By framing your experiences around your skills, on the other hand, your resume becomes more understandable for a civilian.

Once you’ve decided on the format, you also need to sort out your resume style, layout, font, and more. Here’s what this includes:

  • Don’t go over one page . Your resume should be concise and to the point. More often than not, if you’re going over one page, you’re probably including information that isn’t relevant for the role.
  • Pick the right font and font size . In terms of size, go for 11-12 pt for body text. For the font, pick something like Ubuntu, Times New Roman, etc. That way your resume will look professional AND stand out at the same time. 
  • Use the military-to-civilian resume template . Want to skip the hassle of formatting a resume? Hit the link and pick from one of our free templates! Our templates are easy to use AND look much more compelling than the conventional black-and-white ones.

resume examples

#2. Include Contact Information

Now that we’ve got the formatting hassle out of the way, let’s talk about resume content.

The first thing in your veteran resume is the contact information section.

Here, you need to include:

  • Descriptive title. This should include your title in the military, as well as the title you’re applying for. Something like “Security Officer Seeking a Role as Customer Support Specialist.”
  • Phone number.
  • Professional email address. Think, [name][lastname]
  • Location. City and state are good enough, you don’t need to include an address.
  • (Optional) LinkedIn URL. If you have an up-to-date LinkedIn profile, you can include a URL in the contact information section.

And finally, make sure NOT to include a photo in your military to civilian resume. In the US, employers prefer that you don’t include a picture to avoid unconscious bias during the hiring process.

Here’s what your resume contact information section should look like at the end:

Security & Customer Service Professional

[email protected]


Seattle, US

#3. Capture the Hiring Manager’s Attention with a Military Veteran Resume Summary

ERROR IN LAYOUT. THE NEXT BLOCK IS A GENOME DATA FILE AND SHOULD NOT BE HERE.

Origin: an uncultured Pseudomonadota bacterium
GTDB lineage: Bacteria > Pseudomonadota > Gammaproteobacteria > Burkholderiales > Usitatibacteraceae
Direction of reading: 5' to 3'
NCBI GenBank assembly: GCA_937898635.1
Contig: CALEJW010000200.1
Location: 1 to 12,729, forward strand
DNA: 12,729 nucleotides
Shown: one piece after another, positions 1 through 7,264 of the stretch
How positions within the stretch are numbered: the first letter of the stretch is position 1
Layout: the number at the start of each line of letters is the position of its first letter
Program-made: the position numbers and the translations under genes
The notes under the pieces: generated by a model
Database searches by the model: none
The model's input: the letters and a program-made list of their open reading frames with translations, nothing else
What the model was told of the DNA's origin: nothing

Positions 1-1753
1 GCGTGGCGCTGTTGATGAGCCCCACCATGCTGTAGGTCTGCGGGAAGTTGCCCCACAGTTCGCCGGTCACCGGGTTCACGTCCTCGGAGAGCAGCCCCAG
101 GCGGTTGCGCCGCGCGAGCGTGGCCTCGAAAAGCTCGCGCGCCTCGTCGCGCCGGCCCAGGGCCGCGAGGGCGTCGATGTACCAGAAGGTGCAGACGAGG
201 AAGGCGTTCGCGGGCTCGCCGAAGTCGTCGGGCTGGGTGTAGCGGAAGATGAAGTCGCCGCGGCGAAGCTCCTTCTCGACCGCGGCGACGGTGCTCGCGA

When reading your resume for the first time, the recruiter will spend roughly 7 seconds skimming it to make sure that you’re qualified for the role.

If the resume catches their attention, they’ll give it a more in-depth look.

If it doesn’t, they’ll simply move on to the next one.

This is where a compelling resume summary can come in handy.

A resume summary is a 2-4 sentence “summary” of your past work experience. It helps the recruiter understand your skill-set and whether you’re relevant for the role in a single glance.

Here’s what a convincing military to civilian resume summary looks like:

Dedicated professional with over 9 years of outstanding performance and results in the U.S. Military. Earned three promotions and excelled as a leader. Seeking to apply the skills I gained in the military as a Customer Support Specialist at Company X.

When writing your resume summary, make sure to include the following information:

  • Your title in the military and the role you’re applying for.
  • Years of experience.
  • Top achievements and experiences.

job search masterclass

#4. Summarize Your Experiences with a Key Strengths Section

This one’s arguably the most important part of your military to civilian resume.

At the end of the day, the main deciding factor in whether you get invited for an interview or not is if your resume manages to convince the recruiter that you’re capable of doing the job…

And that’s where the key strengths section comes in handy.

To create yours, start by listing out your top strengths as section headers. Then, underneath each header, list your achievements and responsibilities that prove you actually have the relevant skill.

Here’s what this looks like on a resume:

Customer Service

  • Promoted within a short period by demonstrating an over-achieving dedication that maximized results for the entire team. 
  • Proved internal customer service by relating to all personnel in a professional manner that facilitated the development of a diversified group. 
  • Enhanced soldiers’ individual and professional growth, developing them into independent decision-makers.